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In this concise account of why America used atomic bombs against Japan in 1945, J. Samuel Walker analyzes the reasons behind President Truman's most controversial decision. Delineating what was known and not known by American leaders at the time, Walker evaluates the roles of U.S.-Soviet relations and of American domestic politics. In this new edition, Walker takes into account recent scholarship on the topic, including new information on the Japanese decision to surrender. He has also revised the book to place more emphasis on the effect of the Soviet invasion of Manchuria in convincing the emperor and his advisers to quit the war. Rising above an often polemical debate, Walker presents an accessible synthesis of previous work and an important, original contribution to our understanding of the events that ushered in the atomic age.

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Genre: History
Author: J. Samuel Walker
Publisher: UNC Press Books
Release: 2006-03-13
File: 160 Pages
ISBN-13: 9780807876510

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BOOK EXCERPT:

In this concise account of why America used atomic bombs against Japan in 1945, J. Samuel Walker analyzes the reasons behind President Truman's most controversial decision. He delineates what was known and not known by American leaders at the time and evaluates the role of U.S.-Soviet relations and American domestic politics. In this new edition, Walker takes into account recent scholarship on the topic, including new information on the Japanese decision to surrender. He has revised the book to place more emphasis on the effect of the Soviet invasion of Manchuria in convincing the emperor and his advisers to quit the war. Rising above an often polemical debate, Walker presents an accessible synthesis of previous work and an important, original contribution to our understanding of the events that ushered in the atomic age.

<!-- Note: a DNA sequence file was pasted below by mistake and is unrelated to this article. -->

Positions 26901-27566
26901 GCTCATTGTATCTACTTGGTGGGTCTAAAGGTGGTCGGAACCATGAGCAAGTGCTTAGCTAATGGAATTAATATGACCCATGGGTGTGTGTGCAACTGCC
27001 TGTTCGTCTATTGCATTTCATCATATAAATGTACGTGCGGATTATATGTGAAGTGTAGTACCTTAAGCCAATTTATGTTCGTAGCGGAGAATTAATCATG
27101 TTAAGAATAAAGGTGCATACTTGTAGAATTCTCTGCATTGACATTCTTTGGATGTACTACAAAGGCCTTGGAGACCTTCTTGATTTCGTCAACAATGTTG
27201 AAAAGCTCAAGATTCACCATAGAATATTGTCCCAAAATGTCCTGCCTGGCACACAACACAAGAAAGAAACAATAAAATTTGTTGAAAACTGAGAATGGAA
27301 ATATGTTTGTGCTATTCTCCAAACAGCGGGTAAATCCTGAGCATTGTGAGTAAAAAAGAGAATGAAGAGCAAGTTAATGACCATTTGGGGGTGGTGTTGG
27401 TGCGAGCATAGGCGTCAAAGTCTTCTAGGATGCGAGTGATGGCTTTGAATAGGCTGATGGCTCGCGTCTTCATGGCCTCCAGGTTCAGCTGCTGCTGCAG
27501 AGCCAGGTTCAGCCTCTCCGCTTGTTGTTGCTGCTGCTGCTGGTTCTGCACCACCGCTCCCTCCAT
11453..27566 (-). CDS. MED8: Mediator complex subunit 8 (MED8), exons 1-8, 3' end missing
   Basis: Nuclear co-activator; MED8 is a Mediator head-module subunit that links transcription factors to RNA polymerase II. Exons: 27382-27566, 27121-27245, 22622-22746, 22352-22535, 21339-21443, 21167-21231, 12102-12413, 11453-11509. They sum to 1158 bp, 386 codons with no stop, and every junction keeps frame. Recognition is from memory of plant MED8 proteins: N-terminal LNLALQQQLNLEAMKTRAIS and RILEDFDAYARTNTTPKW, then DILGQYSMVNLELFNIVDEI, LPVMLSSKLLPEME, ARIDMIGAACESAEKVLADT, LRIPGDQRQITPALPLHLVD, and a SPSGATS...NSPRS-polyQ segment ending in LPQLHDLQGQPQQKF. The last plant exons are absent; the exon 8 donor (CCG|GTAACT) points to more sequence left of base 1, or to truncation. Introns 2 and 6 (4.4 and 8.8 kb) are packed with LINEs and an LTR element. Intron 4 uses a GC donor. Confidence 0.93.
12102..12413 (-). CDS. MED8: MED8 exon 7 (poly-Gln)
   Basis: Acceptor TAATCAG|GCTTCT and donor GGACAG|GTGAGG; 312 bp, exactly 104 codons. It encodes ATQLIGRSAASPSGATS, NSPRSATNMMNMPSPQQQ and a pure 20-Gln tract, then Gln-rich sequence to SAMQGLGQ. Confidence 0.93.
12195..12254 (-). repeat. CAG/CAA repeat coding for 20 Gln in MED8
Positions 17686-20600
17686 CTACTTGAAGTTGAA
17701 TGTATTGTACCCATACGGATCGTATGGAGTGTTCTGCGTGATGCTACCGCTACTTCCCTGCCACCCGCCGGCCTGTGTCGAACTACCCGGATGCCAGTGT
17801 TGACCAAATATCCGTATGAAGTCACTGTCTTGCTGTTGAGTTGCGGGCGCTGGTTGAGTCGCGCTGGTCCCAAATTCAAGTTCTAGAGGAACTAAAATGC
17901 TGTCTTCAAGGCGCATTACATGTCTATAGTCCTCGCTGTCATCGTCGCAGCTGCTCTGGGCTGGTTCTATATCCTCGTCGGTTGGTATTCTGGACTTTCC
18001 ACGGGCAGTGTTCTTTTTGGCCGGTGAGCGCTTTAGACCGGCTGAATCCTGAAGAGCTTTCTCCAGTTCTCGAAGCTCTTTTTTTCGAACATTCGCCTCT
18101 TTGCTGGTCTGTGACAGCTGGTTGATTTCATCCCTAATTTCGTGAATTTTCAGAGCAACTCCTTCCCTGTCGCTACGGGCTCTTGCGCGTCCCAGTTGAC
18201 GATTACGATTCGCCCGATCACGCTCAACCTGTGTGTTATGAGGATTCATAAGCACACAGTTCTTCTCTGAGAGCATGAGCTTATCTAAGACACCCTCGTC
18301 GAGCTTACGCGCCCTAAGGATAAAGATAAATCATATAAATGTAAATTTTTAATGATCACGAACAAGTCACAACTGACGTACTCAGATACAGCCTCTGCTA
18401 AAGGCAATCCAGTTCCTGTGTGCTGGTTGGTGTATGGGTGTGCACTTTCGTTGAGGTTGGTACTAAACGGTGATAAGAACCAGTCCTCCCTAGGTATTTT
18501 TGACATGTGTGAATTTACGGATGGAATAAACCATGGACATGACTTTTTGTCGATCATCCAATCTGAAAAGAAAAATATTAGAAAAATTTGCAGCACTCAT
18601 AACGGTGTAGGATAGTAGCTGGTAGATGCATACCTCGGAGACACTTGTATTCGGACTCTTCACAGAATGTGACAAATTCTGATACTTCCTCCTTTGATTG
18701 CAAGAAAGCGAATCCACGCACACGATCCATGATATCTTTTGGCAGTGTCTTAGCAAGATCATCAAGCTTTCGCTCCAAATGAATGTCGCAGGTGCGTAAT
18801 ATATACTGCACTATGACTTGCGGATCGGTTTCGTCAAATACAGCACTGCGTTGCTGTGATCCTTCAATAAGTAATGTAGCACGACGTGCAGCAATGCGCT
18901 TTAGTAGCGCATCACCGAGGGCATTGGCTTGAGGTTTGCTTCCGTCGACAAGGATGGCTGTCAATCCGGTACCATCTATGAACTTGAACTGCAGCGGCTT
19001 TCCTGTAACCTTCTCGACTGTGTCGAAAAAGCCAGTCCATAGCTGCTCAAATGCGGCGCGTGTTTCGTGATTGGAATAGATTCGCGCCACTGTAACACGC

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Genre: History
Author: J. Samuel Walker
Publisher: Univ of North Carolina Press
Release: 2004
File: 142 Pages
ISBN-13: 080785607X